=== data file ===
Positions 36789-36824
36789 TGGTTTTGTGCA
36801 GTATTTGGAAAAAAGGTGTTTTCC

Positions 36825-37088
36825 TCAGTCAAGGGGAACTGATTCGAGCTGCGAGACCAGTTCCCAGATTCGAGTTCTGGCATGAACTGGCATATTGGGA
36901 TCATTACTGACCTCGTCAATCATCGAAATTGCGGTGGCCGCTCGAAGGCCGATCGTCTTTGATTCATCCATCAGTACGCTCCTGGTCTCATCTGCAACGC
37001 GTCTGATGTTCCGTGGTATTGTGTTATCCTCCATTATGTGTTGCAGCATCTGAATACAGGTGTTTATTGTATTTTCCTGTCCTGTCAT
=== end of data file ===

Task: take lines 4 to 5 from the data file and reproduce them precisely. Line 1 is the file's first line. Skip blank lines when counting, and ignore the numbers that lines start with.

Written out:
Positions 36825-37088
36825 TCAGTCAAGGGGAACTGATTCGAGCTGCGAGACCAGTTCCCAGATTCGAGTTCTGGCATGAACTGGCATATTGGGA